For millions of people around the world the media actually constitutes a threat to life. It’s a dangerous amplifier of stereotypes, prejudice and hatred. Take Uganda, where a national newspaper published a front-page story with the headline ‘Top Homos: Hang them’. The article argued that gay men in the country had set a target to ‘recruit one million children’. In Jamaica, a recent article claimed that gay people with guns were terrorising local communities. The story argued that many local gangsters were directly linked to the gay community through a network of male escorts. In Russia, where the 2013 anti-gay propaganda law forbids the promotion of behaviours that contradict ‘traditional family values’, the media has shifted towards a narrative which portrays gay men as paedophiles. Imagine for a second that you are on the receiving end of this vicious and public abuse. How would this impact your safety, your personal life and your career? Even today, in the current ‘post-truth’ era, the media still has the ultimate power to influence the public’s beliefs, and to shape attitudes towards social and political issues. This is why we launched Openly, a global LGBTQ news and information platform powered by the journalism of the Thomson Reuters Foundation bringing impartial LGBTQ news to a world that isn’t. Openly is bringing high-quality LGBTQ news to the widest possible audience, one which includes non-LGBTQ readers. Thanks to our distribution model, all our LGBTQ stories will be published not only on Openly, but also across the Reuters news distribution service, reaching a daily audience of 1 billion people. In practical terms, this means that a story we recently wrote describing the strules of being trans as part of Colombia’s indigenous community has landed on news-desks both in Norway and in Saudi Arabia. Our distribution strategy itself is playing an important role in normalising the conversation about LGBTQ people.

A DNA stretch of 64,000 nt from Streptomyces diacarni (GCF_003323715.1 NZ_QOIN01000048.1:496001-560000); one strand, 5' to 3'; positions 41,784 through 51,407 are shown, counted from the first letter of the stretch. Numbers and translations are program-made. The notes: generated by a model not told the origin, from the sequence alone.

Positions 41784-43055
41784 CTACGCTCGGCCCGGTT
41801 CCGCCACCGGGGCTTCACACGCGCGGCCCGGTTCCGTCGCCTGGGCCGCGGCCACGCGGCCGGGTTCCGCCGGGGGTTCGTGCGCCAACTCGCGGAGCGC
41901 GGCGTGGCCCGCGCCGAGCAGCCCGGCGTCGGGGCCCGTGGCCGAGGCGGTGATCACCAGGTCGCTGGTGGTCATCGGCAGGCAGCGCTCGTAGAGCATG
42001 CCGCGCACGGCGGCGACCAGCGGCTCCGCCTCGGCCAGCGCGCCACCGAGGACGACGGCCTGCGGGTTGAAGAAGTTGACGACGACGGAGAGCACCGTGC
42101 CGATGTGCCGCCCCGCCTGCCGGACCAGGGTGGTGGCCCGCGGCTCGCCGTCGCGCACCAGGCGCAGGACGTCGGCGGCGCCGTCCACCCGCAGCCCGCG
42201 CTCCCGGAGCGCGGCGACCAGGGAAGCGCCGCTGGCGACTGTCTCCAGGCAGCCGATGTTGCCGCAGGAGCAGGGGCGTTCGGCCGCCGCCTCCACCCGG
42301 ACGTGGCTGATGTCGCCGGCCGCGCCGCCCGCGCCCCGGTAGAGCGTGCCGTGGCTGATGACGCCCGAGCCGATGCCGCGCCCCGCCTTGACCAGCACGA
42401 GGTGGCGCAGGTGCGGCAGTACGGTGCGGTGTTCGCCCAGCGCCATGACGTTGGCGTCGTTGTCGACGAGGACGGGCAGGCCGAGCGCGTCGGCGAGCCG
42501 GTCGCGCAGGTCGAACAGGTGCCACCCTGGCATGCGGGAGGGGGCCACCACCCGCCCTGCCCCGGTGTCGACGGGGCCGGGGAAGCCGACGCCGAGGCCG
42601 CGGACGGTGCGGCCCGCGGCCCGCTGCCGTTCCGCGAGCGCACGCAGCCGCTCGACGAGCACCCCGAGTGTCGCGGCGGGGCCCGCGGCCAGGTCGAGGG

So often, LGBTQ people and the stories that affect them come from sadly ‘straight-washed’ newsrooms. How does Openly ensure that LGBTQ people are able to amplify their own work authentically?
Openly adheres to the Thomson Reuters Trust Principles of integrity, independence, and freedom from bias. We have a duty to report reliable and objective news and information to the world. In this context, your sexual orientation and gender identity is and should remain irrelevant. Our Editor is constantly in touch with hundreds of LGBTQ organizations on the ground who put forward story ideas. He happens to be an openly gay man. Does it make him a better journalist? No. He’s brilliant regardless.
Do you think others will follow Openly in leading the way on telling queer narratives?
It is already happening. The BBC is currently hiring an LGBTQ reporter/producer. We see this as great development. If we are launching a trend leading to more fair and accurate news being reported on LGBTQ people, that’s encouraging and definitely welcome.
And finally, what’s coming up for you and Openly in the next 12 months?
My role at the Thomson Reuters Foundation goes beyond Openly. But, in regards to Openly, our goal is ambitious. We want this to become the ultimate daily source of LGBTQ news in an environment where the topic remains largely under-reported and confined to niche outlets which often have a regional focus and are predominantly catering to an LGBTQ and mainly male audience. Openly is set to change all that. Now, we need more funding to hire dedicated reporters internationally, but I am very confident we’ll get there. The response we have received so far from all corners of the world is beyond our initial expectations, which is very encouraging.